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Judge denies pre-trial release to man accused in deaths of two Muslim men

Muhammad Syed
Megan Kamerick
Muhammad Syed attends his hearing Wednesday, Aug.17, 2022. A judge ruled that he will remain behind bars pending trial. He's charged in the shooting deaths of two Muslim men in Albuquerque and suspected in the killing of two others.

An Afghan refugee charged in the shooting deaths of two Muslim men in Albuquerque will remain behind bars until trial after a judge agreed with prosecutors Wednesday that the man represents a danger to the community.

Judge Joseph Montaño said at a pretrial detention hearing that it was difficult to give any credibility to a public safety assessment recommending Muhammad Syed’s release.

Syed, 51, listened to the hearing on Zoom through a Pashto interpreter. He is charged with murder in the deaths of Aftab Hussein and Muhammad Afzaal Hussain. Hussein, 41, was slain on the night of July 26 after parking his car in the usual spot near his home. Afzaal Hussain, a 27-year-old urban planner, was gunned down on Aug. 1 while taking his evening walk.

Syed is the primary suspect — but hasn’t been charged — in the death of Naeem Hussain, 25, who was shot Aug. 5 in the parking lot of a refugee resettlement agency in southeast Albuquerque, and the slaying of Muhammad Zahir Ahmadi, a 62-year-old Afghan immigrant who was fatally shot in the head last November behind the market he owned with his brother in the city.

He has denied any involvement in the deaths.

Lawyer John Duran with the Bernalillo County District Attorney presented ballistics evidence tying Syed to the killings and reports of previous family violence in his household, although there were no convictions.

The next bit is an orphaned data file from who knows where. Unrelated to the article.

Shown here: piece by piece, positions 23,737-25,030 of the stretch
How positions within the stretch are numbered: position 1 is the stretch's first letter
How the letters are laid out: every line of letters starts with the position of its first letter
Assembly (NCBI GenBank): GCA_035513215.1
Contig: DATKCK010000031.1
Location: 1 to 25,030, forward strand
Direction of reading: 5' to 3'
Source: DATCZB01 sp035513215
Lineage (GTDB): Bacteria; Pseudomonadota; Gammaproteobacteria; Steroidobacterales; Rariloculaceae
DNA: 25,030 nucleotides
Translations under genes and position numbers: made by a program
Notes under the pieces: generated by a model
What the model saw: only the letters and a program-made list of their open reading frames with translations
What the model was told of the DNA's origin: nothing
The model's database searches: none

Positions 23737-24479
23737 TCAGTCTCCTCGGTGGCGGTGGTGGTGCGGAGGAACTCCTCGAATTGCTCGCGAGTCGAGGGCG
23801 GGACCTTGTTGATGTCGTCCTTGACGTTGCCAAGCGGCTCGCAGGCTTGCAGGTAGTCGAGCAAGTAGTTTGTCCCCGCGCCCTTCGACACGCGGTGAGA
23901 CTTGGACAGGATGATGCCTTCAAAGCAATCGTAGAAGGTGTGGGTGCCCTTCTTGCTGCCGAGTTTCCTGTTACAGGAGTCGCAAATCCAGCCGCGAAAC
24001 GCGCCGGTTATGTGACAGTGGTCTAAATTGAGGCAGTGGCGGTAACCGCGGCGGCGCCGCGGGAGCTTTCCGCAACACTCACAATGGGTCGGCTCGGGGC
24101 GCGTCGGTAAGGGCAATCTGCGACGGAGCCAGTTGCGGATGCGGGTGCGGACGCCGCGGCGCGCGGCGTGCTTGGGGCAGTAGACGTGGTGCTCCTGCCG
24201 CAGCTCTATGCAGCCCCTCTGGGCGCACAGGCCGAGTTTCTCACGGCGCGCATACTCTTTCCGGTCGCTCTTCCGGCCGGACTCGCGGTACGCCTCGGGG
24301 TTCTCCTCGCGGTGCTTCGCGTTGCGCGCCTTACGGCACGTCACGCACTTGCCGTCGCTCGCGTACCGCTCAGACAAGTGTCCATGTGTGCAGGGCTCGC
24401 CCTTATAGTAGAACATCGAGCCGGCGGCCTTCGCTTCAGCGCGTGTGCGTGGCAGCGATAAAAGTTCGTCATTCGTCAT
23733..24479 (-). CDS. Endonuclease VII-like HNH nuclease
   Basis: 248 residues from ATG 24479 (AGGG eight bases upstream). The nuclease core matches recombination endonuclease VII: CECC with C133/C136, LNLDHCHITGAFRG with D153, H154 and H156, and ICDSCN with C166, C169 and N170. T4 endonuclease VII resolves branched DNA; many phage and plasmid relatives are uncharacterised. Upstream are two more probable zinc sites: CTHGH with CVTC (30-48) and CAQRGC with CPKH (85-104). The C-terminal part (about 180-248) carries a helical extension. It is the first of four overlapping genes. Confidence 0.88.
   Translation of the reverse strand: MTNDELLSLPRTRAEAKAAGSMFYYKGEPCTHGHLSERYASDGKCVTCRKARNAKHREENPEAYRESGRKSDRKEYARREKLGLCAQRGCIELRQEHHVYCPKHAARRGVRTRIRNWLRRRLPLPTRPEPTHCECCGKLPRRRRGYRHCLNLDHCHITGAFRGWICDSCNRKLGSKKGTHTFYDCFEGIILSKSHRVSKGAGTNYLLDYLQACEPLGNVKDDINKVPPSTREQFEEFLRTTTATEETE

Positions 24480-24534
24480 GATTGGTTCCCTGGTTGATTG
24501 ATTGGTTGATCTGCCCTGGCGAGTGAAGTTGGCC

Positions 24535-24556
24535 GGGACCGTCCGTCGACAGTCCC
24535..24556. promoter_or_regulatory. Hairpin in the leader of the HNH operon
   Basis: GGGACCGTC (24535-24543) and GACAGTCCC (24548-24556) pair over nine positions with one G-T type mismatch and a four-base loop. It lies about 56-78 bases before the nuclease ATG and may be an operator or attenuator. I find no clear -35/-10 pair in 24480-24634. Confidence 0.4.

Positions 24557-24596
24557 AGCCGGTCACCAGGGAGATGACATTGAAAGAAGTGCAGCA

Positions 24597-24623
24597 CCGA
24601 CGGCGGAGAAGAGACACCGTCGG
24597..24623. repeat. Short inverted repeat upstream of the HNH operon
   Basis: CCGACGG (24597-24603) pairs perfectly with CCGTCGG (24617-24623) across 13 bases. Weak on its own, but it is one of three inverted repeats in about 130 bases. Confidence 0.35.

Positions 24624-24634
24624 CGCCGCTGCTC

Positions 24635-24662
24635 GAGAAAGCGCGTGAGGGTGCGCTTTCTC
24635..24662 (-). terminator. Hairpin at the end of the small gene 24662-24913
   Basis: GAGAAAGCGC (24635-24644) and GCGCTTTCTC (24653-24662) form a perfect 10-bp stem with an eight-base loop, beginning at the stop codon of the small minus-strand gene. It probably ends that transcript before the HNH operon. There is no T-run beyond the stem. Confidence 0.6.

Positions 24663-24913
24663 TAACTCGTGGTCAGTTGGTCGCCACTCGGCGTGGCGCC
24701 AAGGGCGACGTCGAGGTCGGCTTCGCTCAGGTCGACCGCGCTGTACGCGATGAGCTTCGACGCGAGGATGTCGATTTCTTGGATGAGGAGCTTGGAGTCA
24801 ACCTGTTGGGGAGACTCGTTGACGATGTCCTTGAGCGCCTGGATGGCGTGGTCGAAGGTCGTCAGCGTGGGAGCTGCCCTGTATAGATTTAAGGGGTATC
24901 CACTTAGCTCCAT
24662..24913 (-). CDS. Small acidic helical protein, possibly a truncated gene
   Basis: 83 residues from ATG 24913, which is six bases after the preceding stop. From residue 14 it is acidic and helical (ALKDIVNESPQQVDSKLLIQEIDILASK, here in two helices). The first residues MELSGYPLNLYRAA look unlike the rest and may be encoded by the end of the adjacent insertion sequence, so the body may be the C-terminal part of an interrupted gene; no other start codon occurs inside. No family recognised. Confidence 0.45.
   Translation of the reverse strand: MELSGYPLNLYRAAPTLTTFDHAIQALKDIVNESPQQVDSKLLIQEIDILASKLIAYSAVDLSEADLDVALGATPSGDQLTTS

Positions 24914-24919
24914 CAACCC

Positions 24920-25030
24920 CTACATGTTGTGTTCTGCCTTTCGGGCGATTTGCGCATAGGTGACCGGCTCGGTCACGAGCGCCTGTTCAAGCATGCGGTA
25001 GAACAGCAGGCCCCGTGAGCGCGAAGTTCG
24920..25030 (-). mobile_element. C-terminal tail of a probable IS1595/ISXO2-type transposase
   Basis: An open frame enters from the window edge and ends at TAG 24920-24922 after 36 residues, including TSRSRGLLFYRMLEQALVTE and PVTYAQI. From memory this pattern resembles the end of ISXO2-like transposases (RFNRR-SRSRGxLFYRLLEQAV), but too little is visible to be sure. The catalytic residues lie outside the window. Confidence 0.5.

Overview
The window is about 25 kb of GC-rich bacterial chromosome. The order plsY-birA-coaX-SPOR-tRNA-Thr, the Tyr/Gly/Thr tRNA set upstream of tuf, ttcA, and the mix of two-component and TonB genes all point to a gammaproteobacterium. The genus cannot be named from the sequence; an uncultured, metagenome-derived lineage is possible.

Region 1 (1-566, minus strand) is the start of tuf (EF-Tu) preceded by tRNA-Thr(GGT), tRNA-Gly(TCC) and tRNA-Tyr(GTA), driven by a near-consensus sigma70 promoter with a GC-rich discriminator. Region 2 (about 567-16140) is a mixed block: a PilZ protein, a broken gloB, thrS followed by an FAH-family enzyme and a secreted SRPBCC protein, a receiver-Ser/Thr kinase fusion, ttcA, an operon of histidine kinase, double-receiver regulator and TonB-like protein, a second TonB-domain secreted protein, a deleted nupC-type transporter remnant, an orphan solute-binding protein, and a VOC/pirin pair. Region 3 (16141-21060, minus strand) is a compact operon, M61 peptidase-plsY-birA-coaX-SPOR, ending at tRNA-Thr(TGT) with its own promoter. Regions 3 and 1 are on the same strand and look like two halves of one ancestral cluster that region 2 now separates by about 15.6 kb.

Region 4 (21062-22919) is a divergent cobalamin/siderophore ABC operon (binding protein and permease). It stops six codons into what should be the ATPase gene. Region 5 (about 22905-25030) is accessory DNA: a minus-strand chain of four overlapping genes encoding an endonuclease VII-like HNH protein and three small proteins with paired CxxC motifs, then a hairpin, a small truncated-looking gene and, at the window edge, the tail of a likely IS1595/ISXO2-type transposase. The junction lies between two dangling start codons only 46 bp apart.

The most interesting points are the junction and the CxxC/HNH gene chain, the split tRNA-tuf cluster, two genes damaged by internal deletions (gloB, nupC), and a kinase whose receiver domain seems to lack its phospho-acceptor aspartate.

"When you look at these reports and you look at these allegations and criminal complaints, it’s very clear this individual presents a danger not only to his own family but to our community at large," Duran said.

Defense attorneys argued Syed has no criminal history and is not a flight risk, pointing out he attended all required hearings in the cases Duran described.

"Mr. Syed is presumed innocent in those cases just as he is presumed innocent in this one," said Megan Mitsunaga. "The court is certainly welcome and permitted by the rules to give whatever weight it feels appropriate to those prior allegations, but they are not convictions."

The public safety assessment does not take those into account, she added, and it is a scientifically valid tool. Syed's attorneys sought to have him released with GPS monitoring and required checkins with pretrial services. But Duran was not persuaded.

"There is nothing, absolutely nothing, that pretrial services can do, with GPS or otherwise, that would prevent this individual from continuing violent acts against individuals in our community," he said.

The Associated Press contributed to this report.

Megan has been a journalist for 25 years and worked at business weeklies in San Antonio, New Orleans and Albuquerque. She first came to KUNM as a phone volunteer on the pledge drive in 2005. That led to volunteering on Women’s Focus, Weekend Edition and the Global Music Show. She was then hired as Morning Edition host in 2015, then the All Things Considered host in 2018. Megan was hired as News Director in 2021.
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